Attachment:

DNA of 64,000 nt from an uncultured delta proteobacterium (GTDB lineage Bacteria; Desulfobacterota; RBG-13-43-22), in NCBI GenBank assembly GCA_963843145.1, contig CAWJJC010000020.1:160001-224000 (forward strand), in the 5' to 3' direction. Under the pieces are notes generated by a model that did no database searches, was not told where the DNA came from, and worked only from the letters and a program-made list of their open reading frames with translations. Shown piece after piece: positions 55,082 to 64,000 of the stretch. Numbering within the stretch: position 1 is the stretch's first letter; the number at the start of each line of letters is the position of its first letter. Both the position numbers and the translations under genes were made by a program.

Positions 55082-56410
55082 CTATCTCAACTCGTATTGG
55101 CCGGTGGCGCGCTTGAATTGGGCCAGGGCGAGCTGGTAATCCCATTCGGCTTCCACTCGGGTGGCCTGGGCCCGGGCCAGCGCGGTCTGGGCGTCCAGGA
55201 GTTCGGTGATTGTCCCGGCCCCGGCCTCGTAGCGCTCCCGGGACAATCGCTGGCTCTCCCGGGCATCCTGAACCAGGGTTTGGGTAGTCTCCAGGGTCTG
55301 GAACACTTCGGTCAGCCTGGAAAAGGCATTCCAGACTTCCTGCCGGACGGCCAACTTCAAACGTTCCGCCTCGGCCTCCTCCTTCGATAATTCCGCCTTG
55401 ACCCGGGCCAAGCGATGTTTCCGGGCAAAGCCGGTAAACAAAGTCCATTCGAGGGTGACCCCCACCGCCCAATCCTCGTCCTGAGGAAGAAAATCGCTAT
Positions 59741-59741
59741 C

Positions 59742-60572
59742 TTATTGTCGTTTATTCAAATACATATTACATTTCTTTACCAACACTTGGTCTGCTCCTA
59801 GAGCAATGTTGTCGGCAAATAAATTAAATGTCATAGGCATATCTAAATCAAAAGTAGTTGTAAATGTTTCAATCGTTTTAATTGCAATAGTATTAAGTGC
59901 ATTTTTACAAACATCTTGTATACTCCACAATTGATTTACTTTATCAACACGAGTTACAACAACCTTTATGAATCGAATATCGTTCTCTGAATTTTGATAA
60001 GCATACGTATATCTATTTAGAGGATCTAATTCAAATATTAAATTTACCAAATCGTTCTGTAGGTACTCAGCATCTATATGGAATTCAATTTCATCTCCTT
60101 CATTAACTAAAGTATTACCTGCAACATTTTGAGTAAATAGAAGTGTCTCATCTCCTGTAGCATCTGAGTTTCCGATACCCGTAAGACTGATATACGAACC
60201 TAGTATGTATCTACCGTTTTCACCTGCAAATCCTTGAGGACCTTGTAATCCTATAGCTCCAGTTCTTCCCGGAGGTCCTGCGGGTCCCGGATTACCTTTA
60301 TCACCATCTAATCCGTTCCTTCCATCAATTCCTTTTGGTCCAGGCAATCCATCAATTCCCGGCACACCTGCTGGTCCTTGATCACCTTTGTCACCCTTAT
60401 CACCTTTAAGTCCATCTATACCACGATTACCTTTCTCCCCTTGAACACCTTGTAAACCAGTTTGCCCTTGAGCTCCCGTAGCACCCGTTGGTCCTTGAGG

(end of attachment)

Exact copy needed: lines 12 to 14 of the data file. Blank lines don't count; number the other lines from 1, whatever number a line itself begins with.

59801 GAGCAATGTTGTCGGCAAATAAATTAAATGTCATAGGCATATCTAAATCAAAAGTAGTTGTAAATGTTTCAATCGTTTTAATTGCAATAGTATTAAGTGC
59901 ATTTTTACAAACATCTTGTATACTCCACAATTGATTTACTTTATCAACACGAGTTACAACAACCTTTATGAATCGAATATCGTTCTCTGAATTTTGATAA
60001 GCATACGTATATCTATTTAGAGGATCTAATTCAAATATTAAATTTACCAAATCGTTCTGTAGGTACTCAGCATCTATATGGAATTCAATTTCATCTCCTT